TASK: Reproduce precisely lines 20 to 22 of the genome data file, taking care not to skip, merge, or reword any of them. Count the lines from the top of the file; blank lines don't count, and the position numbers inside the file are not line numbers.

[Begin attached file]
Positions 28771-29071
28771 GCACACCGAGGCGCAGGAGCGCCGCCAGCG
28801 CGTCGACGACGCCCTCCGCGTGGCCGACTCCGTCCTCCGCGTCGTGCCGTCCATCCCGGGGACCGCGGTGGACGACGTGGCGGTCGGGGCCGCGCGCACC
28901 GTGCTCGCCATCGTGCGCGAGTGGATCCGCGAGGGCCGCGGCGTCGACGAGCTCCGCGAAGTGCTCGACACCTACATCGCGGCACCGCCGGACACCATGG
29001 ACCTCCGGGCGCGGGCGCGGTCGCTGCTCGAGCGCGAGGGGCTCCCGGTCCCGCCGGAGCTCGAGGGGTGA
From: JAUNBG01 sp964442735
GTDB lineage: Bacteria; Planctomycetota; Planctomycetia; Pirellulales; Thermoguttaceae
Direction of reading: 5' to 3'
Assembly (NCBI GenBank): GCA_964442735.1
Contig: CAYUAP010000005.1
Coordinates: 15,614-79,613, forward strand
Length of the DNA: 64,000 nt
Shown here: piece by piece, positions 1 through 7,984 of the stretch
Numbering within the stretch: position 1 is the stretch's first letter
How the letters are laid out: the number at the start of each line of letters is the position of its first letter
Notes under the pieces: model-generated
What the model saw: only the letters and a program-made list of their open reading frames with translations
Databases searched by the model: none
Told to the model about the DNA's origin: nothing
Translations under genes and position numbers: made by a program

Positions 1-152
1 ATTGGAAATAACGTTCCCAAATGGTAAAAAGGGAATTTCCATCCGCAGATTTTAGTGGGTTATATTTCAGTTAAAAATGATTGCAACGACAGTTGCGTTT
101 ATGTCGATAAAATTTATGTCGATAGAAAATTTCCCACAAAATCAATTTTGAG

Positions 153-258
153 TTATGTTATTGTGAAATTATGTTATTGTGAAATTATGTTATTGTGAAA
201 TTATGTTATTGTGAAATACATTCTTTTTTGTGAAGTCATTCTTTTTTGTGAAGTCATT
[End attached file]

Translations under genes and position numbers: made by a program

Positions 1-152
1 ATTGGAAATAACGTTCCCAAATGGTAAAAAGGGAATTTCCATCCGCAGATTTTAGTGGGTTATATTTCAGTTAAAAATGATTGCAACGACAGTTGCGTTT